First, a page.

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How does the general public perceive poker or professional poker players?


What do people generally link poker players with?
I am doing a university study on gambling(specifically poker) so anyone’s replies are appreciated. It seems to me that many people aren’t very enthusiastic about the notion of people playing poker for a living.

What do females and/or working males think about poker in general? Would you be weary of dating or befriending someone who plays poker? is it seen as ‘sleazy’ or in a negative light by alot of people?
what do you friends think?
thanks a lot for your input.

Question posted by: Jim C


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6 Responses to “How does the general public perceive poker or professional poker players?”

  1. sierrakarolyn Says:

    You need to ask this question in the main forum. Most people in this section are gamblers and therefore probably not very objective. My perception is that poker has gained in popularity so that it has become quite glamorous. Winning a million dollars playing a tournament is a very attractive idea. This makes it quite dangerous because you have to be very aware, educated, and skillful. Many people have gone bankrupt and worse if they develop a gambling problem. Playing poker is like swimming in shark infested waters and it pays not to be a fish. In other words, it is a game of skill and not just luck. In other forms of gambling you are playing against the house and there are very few beatable games. In poker, you can control the outcome a bit more but that doesn’t guarantee success. The game is harder than it looks. Some poker players make a very attractive living – and others do not. If you are asking me if I feel there is a stigma I don’t. However, there is such a thing as gambling addiction. If a professional enjoys gambling they will probably not be a successful player. Playing poker professionally is a job. It is a grind and is not easy. I would only be wary if that person consistently tried to borrow money, could not control their finances, and could not keep their life together.

  2. ZCT Says:

    I think that public perception has changed a lot over the past few years.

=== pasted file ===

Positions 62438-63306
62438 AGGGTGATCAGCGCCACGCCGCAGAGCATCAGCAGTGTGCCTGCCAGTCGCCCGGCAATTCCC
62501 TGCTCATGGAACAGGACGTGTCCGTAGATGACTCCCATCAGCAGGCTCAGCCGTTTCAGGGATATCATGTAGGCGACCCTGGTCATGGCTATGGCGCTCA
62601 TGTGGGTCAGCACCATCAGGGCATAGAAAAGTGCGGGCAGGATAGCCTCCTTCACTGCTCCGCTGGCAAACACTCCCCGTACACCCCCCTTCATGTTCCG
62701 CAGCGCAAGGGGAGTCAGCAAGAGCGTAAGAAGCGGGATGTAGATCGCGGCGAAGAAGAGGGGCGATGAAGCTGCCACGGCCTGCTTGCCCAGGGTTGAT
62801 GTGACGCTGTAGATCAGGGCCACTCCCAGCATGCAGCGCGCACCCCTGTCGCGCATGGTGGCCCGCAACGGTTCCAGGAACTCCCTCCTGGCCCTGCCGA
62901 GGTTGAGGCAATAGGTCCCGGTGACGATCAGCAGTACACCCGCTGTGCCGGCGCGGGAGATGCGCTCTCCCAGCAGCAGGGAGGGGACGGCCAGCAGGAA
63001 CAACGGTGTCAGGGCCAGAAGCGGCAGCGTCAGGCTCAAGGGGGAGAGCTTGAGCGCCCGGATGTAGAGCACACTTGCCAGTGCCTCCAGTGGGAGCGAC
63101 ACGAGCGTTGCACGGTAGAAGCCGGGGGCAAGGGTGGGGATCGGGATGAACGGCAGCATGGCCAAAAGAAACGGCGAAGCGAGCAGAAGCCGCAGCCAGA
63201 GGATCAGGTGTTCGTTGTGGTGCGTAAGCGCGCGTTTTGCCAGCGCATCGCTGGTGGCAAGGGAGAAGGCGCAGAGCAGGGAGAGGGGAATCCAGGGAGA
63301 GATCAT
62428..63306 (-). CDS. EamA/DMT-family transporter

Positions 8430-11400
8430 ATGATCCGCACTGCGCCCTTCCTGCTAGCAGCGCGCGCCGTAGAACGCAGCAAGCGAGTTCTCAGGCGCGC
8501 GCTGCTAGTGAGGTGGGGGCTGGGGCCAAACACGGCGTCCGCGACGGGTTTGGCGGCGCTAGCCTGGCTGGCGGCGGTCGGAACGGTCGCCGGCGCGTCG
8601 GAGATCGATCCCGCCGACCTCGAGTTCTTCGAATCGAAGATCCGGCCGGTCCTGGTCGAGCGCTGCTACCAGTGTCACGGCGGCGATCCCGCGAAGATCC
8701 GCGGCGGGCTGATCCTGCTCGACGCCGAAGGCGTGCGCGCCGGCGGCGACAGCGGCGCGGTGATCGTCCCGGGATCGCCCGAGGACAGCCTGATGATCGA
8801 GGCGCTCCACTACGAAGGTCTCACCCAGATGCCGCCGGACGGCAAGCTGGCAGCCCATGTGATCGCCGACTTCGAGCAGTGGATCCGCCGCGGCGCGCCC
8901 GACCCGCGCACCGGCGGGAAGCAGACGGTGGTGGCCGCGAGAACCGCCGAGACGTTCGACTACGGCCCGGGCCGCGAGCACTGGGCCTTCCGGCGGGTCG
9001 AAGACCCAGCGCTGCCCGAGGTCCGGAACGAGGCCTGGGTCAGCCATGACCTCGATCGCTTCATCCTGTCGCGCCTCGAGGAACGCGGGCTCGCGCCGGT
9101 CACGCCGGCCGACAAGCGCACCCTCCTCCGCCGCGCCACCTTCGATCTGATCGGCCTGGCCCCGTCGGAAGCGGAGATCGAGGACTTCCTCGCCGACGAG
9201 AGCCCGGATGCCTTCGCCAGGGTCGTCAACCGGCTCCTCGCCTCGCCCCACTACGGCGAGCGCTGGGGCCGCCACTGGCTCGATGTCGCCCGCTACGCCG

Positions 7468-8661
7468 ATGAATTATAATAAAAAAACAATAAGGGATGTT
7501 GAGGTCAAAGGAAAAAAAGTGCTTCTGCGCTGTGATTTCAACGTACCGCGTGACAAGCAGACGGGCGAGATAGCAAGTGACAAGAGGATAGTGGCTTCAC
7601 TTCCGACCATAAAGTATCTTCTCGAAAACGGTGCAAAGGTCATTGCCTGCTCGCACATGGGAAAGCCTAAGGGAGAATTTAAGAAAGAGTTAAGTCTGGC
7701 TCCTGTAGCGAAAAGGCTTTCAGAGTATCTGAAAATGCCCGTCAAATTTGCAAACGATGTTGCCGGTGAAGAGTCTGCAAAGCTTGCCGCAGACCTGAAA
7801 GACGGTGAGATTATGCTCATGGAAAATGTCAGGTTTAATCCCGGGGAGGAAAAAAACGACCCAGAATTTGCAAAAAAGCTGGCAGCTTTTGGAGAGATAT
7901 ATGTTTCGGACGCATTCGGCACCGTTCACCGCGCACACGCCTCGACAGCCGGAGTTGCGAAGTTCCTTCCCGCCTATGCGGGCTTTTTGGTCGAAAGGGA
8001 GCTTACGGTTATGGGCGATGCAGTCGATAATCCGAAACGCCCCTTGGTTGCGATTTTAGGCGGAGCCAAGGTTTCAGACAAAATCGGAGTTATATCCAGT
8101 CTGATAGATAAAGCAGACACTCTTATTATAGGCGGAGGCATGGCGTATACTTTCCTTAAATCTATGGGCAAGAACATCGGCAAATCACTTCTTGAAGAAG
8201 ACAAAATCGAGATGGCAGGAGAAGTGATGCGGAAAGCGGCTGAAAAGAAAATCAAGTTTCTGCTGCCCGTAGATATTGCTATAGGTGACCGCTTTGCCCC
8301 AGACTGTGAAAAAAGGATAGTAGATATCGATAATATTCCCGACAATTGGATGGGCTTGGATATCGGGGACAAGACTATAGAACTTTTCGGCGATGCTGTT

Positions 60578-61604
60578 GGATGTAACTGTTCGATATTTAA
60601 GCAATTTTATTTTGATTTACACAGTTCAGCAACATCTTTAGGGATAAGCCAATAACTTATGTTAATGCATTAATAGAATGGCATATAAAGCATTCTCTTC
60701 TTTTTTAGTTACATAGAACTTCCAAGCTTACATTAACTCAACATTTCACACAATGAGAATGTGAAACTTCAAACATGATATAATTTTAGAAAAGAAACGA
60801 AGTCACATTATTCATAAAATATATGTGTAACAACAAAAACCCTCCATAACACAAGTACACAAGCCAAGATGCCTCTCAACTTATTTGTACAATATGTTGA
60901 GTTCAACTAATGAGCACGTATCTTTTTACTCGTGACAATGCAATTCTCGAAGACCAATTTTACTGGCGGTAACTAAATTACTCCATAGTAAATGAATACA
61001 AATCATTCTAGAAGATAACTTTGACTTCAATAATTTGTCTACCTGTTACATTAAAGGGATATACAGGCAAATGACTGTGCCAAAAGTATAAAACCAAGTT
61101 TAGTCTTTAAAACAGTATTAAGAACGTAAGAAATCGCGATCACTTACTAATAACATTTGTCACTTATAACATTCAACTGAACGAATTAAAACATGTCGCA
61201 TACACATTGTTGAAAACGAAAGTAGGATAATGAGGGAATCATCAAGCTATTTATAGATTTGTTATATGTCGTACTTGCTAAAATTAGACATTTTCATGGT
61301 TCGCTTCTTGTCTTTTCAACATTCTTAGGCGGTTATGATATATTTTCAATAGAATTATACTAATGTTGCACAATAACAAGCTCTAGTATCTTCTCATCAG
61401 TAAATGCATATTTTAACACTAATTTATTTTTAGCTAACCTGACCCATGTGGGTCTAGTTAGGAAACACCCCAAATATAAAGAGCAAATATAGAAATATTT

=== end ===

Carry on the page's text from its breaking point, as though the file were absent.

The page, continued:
The move Rounders came out and got people interested, the Chris Moneymaker (an amateur player) won the WSOP Main Event, and the popularity of the game has surged. Since 2003, the WSOP has seen record number of players. The WPT gets a bunch of viewers on TV too. There are dozens of poke based TV shows these days. Even Celebrity poker up until recently.

    All this kind of media attention has probably done a lot to improve the image of the game. Some of the top players now enjoy a celebrity status.

    All that said, I imagine there is still a side to it that people are wary of. Players who act like the guy in that horrific movie Lucky You. Compulsive gamblers who win a million and lose it again within a few weeks.

    I imagine that if you met someone on a date and they told you they were a professional poker player, it might sound interesting, but I think the average person would be a little wary. More so than if the same person told you they were a fireman, banker, salesman, or consultant.

  3. Bigsky_52 Says:

    Nowadays most people look at Johnny Chan, Phil Helmuth, Daniel Negraneu (sp?), and all the superstars and think that poker is a glamorous, easy life that lets you make millions for a day or two of work. Turn on your TV and you’ll see three or four different shows, all featuring clean cut guys who don’t seem to care if they win or lose, having a great time at their “job”. They’re earning more than I’ll make in 5 years while wearing a Hawaiian shirt and playing outside in the Caribbean! I can think of dozens of people who all claim they wish they could be professional gamblers. They’re all fools.